Laughing, But Not to the Bank

In a recent Gallup Poll teachers were found to have a relatively high sense of “well being” compared to other workers. In fact, teachers ranked second only to physicians on Gallup’s “Life Evaluation Index” score. This score is a composite of self-reported ratings on a range of topics, including physical and emotional health, job enjoyment, workplace environment, etc. Over 170,000 people were surveyed including 9,500 teachers in grades k-12.

I’m not completely surprised by these findings. If I just use my own school as a case study, I see that my colleagues are happy, engaged, and laugh a lot. We enjoy each other’s company and we love working with students. I did find myself wondering, however, about the issue of salary. Have teachers simply given up on getting paid more? Why are teachers not more frustrated and angry? How did our well being get so good?

And then I decided to poke around a little on the Gallup website and found an interesting excerpt:

Still, teachers report high levels of stress, second only to physicians, with 47% saying they experience it daily. This is unusual, given the fact that stress typically climbs with income, and draws attention to the potential emotional health burden that teaching carries for those who pursue it. It also suggests a bigger payoff for teachers who are able to incorporate regular exercise into their schedules as a means of stress reduction.

Hmmm. Unusual indeed. I wonder if anyone over at the Gallup offices ever stopped to consider that part of the stress may have something to do with NOT making enough money. We’ve all heard teachers say things along the lines of “I’ve been so stressed out, things at home are really hard, my son this, my mother that, my dog, my car…….but it all seems to magically go away when I get into the classroom with my kids. They really make everything so much better.”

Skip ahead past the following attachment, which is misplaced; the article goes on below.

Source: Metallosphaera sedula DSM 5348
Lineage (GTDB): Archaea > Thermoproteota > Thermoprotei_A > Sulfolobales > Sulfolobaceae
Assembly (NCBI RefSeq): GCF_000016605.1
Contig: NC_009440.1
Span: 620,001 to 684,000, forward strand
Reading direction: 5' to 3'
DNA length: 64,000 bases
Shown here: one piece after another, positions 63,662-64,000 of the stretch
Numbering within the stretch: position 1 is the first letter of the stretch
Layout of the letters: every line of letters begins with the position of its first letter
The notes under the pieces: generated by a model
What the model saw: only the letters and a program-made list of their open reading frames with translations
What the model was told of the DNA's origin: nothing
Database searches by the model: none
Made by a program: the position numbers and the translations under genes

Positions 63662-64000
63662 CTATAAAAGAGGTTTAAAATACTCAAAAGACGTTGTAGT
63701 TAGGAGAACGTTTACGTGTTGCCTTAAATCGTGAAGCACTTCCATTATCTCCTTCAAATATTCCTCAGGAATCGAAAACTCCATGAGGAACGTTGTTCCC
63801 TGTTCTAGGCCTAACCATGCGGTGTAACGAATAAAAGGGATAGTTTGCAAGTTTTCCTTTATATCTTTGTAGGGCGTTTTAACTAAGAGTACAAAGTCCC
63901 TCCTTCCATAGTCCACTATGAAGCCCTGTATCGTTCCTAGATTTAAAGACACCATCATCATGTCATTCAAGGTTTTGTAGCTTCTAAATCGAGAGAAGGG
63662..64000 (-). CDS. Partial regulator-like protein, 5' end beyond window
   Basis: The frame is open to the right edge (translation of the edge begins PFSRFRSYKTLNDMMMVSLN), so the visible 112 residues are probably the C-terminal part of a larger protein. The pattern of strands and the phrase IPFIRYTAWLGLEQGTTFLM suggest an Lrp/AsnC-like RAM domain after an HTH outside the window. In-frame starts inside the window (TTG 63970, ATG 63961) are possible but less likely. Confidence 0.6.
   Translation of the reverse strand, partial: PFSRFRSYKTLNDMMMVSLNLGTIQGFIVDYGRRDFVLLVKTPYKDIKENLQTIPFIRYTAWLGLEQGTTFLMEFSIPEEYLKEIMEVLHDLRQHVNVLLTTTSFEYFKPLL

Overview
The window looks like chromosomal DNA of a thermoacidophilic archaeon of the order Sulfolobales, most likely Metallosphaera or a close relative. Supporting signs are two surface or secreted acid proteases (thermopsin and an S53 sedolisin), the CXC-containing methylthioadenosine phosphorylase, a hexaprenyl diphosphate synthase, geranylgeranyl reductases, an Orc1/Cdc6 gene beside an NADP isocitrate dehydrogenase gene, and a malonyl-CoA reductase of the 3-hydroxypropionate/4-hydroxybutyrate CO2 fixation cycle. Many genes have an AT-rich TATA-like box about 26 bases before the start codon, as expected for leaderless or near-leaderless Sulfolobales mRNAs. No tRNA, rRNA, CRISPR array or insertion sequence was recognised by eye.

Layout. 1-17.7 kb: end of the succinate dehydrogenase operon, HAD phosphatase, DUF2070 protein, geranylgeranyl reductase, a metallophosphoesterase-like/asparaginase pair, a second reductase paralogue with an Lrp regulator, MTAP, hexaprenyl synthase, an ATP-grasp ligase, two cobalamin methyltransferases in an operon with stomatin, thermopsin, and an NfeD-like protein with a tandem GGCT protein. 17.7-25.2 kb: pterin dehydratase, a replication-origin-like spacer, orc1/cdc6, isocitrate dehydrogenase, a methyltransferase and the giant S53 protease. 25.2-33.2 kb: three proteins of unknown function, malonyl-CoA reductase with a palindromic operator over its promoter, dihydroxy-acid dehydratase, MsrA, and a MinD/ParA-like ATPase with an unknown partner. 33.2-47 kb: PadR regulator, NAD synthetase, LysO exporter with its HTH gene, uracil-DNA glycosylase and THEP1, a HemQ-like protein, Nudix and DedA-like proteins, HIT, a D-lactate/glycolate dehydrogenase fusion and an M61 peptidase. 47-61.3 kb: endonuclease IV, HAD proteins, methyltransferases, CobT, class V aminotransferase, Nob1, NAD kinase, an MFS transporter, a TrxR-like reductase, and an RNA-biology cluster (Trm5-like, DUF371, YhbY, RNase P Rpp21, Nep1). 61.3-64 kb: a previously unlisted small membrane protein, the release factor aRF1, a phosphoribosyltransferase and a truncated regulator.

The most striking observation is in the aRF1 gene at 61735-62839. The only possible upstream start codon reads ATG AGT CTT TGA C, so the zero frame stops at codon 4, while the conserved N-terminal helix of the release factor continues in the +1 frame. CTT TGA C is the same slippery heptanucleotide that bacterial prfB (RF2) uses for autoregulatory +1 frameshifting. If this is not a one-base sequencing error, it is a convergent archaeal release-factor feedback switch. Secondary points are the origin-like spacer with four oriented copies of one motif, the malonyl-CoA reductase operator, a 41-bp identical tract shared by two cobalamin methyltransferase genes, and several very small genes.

I think we are in denial. I think that we think that if we complain too much about the lack of real commitment to the salary of the American teacher, that we will be accused of doing it for the wrong reasons. I think that Gallup’s use of the word “unusual” when describing the stress level that teachers experience, considering their lowly salaries, should be changed to the word “wrong”.

It is just plain wrong that teachers have to experience the stress that they do at work and NOT have the relief of a solid nest egg, a healthy paycheck, or a much-needed vacation (a real vacation, people, not the eight weeks of summer that many teachers spend planning or teaching summer school).

But who needs money when there’s such a big payoff for those who are able to incorporate regular exercise into their schedules as a means of stress reduction?


Eve Rifkin

Eve Rifkin

Tucson, Arizona

I have been an educator for over 20 years. As a founding co-director of City High School, I have held a variety of leadership and teaching roles, including academic director, humanities teacher, and principal. I am currently the Director of College Access and support students as they envision their lives after high school.

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